We had a one night stopover in Quito. Next morning we took our bags a couple of streets away to hail a cab. Unfortunately half of Quito was having road re-surfacing so cabs couldn't get to the hotel door. We eventually flagged one and set off for the new north bus terminal. It was about a 30 minute drive. I wonder how the cabbies make a living. The fare was about four pounds. It costs over eight pounds at home to go two miles.
As in all South American bus stations there are numerous ticket offices for individual companies. Gringos with rucksacks are usually going to the same places. As we approached the offices people were leaning out of the windows shouting 'Otevalo' 'Otevalo' at us. They were correct; we were going to Otevalo but who to choose. Nearest window I think.
It's a two hour ride and the fare was $2 each. The bus was fairly busy and the usual array of sellers got on and off. The journey was very pleasant with great views. A man with his wife and baby were sat opposite us. I got out some sweets and he looked very intently at us. I held out the bag and offered him one. His face lit up and he gratefully accepted. He then took one for his wife as well. Two new friends.
We arrived at Otavalo terminus. As always it's a bit chaotic. Buses are moving around, people are walking everywhere and taxis are driving into the bus area. Oh well. Straps away on the ruckies and a cabbie stops and in we get. 10 minutes and $1 later we are at the hostel. We are met by the young guy on reception. Big smiles and lots of handshakes and he takes us to our room. Nothing fancy but it has a great view off the terrace. He then gives us a guided tour and takes us to the roof where he lays out a map and points out all the places of interest.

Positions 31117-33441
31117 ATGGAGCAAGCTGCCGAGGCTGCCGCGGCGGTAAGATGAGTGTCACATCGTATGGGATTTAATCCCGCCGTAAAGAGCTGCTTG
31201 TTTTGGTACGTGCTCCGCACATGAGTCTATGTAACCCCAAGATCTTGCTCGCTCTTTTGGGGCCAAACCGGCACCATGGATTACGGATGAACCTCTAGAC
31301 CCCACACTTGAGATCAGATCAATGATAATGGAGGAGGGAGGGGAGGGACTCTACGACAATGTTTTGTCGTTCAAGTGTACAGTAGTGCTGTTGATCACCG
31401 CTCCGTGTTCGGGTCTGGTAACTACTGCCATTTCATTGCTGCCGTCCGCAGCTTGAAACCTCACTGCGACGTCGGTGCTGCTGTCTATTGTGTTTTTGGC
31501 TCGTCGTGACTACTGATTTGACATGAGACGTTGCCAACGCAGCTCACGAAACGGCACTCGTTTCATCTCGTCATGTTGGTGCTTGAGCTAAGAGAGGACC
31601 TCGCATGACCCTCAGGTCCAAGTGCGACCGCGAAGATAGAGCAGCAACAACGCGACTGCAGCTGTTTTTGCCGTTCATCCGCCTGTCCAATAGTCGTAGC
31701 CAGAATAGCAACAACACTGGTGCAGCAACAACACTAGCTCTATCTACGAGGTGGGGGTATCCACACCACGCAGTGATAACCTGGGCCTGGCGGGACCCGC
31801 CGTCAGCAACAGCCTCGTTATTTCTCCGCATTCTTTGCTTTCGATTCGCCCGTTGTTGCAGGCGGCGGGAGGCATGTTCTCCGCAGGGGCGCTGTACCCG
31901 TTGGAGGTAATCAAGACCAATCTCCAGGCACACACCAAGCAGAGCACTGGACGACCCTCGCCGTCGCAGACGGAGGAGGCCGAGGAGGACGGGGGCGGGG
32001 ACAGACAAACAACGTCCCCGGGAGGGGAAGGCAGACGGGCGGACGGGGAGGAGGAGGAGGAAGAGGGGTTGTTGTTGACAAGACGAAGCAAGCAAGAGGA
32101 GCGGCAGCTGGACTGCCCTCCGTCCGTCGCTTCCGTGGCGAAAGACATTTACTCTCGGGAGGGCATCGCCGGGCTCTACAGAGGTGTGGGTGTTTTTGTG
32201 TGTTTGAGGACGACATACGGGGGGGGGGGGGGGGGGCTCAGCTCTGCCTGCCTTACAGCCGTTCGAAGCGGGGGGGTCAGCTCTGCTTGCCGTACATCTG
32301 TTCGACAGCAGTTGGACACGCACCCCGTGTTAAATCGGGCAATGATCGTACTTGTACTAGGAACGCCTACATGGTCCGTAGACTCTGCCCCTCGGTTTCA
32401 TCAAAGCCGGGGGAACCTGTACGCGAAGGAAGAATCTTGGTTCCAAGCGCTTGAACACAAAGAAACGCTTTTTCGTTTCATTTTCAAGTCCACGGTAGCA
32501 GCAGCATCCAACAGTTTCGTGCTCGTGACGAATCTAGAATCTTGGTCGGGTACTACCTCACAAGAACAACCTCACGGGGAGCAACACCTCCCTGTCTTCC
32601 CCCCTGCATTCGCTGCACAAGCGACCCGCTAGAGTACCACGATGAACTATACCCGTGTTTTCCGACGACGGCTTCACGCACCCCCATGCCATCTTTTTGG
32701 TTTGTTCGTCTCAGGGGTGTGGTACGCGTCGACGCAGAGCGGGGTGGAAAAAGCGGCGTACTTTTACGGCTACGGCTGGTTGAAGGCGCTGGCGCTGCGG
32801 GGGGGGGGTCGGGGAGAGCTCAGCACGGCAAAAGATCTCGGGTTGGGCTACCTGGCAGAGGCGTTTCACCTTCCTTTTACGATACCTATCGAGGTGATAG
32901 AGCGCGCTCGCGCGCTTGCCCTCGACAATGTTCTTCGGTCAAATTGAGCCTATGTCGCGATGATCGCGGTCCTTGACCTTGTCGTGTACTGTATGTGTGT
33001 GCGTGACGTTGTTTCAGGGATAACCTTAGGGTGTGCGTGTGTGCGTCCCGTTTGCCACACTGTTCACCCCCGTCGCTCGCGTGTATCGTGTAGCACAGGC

We came to Otavalo because it has a huge market every Saturday. There are three separate markets. One for clothing and trinkets, one for textiles and food and one for animals. We really came to see the animal market. People come from all over the region to buy and sell. We had been told we would have to suspend our ideals about animal treatment. This was a local market with a big tradition and it was very much a case of being welcome but watch don't judge.
The animal market starts around 7am so we set an alarm. As we were also going to the clothes market we sat in bed with Google translate to find some Spanish equivalents of market chat in England. We wrote down phrases like 'Mate you're having a giraffe. I've got kids to feed',' I ain't shelling out folding stuff on tat' and 'Large? Who you calling fat'.
Bright and early we set off for the animal market. Just follow your nose. Before we reached it we saw people on the roadside selling chickens. As we approached the market we saw two chaps having a battle with a pig. They were trying to get it in their flat back. The pig was having none of it. They pulled it and pushed it but were getting nowhere. The pig is a strong animal and it was squealing....well like a stuffed pig. In the end one pulled from the front and the other lifted it by its tail. That seemed to do the trick.
The main market was on a large piece of open ground next to the main road. There were lots of flat backs and lorries. It seemed to be split into sections. One area had chickens, guinea pigs and dogs. Another had cattle. The last had pigs. Them pigs are honorary beasts. They don't do anything quietly. Lots of squealing and farmers being pulled every which way.